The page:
Paani grahanam After maangalya dhaaranam, the groom lowers his right palm and encloses it over the right hand of the bride. He covers all the five fingers of the right hand of the bride with his right palm through this act of paani grahanam. He recites mantras in praise of Bhaga, Aryama, Savita, Indra, Agni, Suryan, Vayu and Saraswati, while holding the bride's hand. He prays for long life, progeny, prosperity and harmony with the bride during their married life. The closed fingers of the right hand of the bride is said to represent her heart. The paani grahanam ritual symbolizes the bride surrendering her heart in the hands of the groom during the occasion of the marriage.

Sapta padi During this ritual, the groom walks with the bride to the right side of the sacred fire. All along, he holds his wife's right hand in his right hand in the way in which he held her hand during the paani grahanam ceremony. He stops, bends down and holds the right toe of his wife with his right hand and helps her take seven steps around the fire. At the beginning of each step, he recites a Veda mantra to invoke the blessings of Maha Vishnu. Through these seven mantras, he asks Maha Vishnu to follow in the footsteps of his wife and bless her with food, strength, piety, progeny, wealth, comfort and health. At the conclusion of the seven steps, he addresses his wife with a moving statement from the Veds summarized below:

Dear Wife! By taking these seven steps, you have become my dearest friend. I pledge my unfailing loyalty to you. Let us stay together for the rest of our lives. Let us not separate from each other ever. Let us be of one mind in carrying out our responsibilities as householders (grihasthas). Let us love and cherish each other and enjoy nourishing food and good health. Let us discharge our prescribed Vedic duties to our elders, ancestors, rishis, creatures, and gods. Let our aspirations be united. I will be the Saaman and may you be the Rk (Saaman here refers to the music and Rk refers to the Vedic text that is being cast into music). Let me be the upper world and let you be the Bhumi or Mother Earth. I will be the Sukla or life force and may you be the bearer of that Sukla. Let me be the mind and let you be the speech. May you follow me to conceive children and gain worldly as well as spiritual wealth. May all auspiciousness come your way.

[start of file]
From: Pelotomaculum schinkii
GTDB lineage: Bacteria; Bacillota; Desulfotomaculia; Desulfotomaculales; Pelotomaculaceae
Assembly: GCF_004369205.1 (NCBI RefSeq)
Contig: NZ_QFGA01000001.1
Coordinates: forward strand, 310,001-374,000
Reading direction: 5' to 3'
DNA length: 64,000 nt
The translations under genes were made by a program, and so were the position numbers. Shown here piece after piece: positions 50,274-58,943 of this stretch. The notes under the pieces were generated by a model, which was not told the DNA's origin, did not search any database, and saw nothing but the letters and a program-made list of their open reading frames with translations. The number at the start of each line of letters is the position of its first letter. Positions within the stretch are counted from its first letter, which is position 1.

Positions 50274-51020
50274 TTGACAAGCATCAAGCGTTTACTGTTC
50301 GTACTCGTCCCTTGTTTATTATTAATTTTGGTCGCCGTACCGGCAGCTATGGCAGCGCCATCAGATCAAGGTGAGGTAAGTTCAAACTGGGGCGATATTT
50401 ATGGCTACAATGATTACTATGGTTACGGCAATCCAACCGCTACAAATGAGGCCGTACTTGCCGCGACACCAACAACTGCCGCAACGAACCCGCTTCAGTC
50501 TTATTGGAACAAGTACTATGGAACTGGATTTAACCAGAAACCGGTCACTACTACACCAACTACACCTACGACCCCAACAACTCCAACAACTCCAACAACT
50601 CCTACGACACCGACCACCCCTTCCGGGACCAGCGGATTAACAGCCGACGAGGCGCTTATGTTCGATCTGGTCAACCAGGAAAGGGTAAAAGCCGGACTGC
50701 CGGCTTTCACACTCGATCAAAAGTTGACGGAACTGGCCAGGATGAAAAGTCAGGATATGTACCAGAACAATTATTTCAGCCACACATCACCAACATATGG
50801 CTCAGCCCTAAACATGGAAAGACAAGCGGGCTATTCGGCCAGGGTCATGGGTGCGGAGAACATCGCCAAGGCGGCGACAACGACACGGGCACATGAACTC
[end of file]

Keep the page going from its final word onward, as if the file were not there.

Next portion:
Pradhaana homam After sapta padi, the couple take their seat on the western side of the sacred fire and conduct pradhaana homam. During the conductance of this homam, the bride must place her right hand on her husband's body so that she gets the full benefit of the homam through symbolic participation. Sixteen mantras are recited to the accompaniment of pouring a spoon of clarified butter into the sacred fire at the end of recitation of each of the mantras. These mantras salute Soma, Gandharva, Agni, Indra, Vayu, the Aswini Devas, Savita, Brihaspati, Viswa Devas and Varuna for blessing the marriage and beseeches them to confer long wedded life, health, wealth, children and freedom from all kinds of worries. One prayer -- the sixth mantra -- has a sense of humor and provides deep insight into human psychology. The text of this mantra is: "daSaasyam putraan dehi, patim ekaadaSam kRti". Here, the groom asks Indra to bless the couple with ten children and requests that he be blessed to become the eleventh child of his bride in his old age.

Stepping on the grinding stone After pradhaana homam, the husband holds the right toe of his wife and lifts her leg and places it on a flat granite grinding stone known as "ammi" in Tamil. The ammi stands at the right side of the sacred fire. The husband recites a Veda mantra when he places the right foot of his wife on the ammi:
May you stand on this firm stone. May you be rock-firm during your stay on this grinding stone. May you stand up to those who oppose you while you carry out your time-honored responsibilities as a wife sanctioned by the Vedas and tradition. May you develop tolerance to your enemies and put up a fair fight to defend your legitimate rights as the head of the household in a firm manner, equal to the steady strength of this grinding stone.

Sammandhi Mariyathai
The families of the newly-weds exchange clothes and other gifts befitting their status during this ceremony.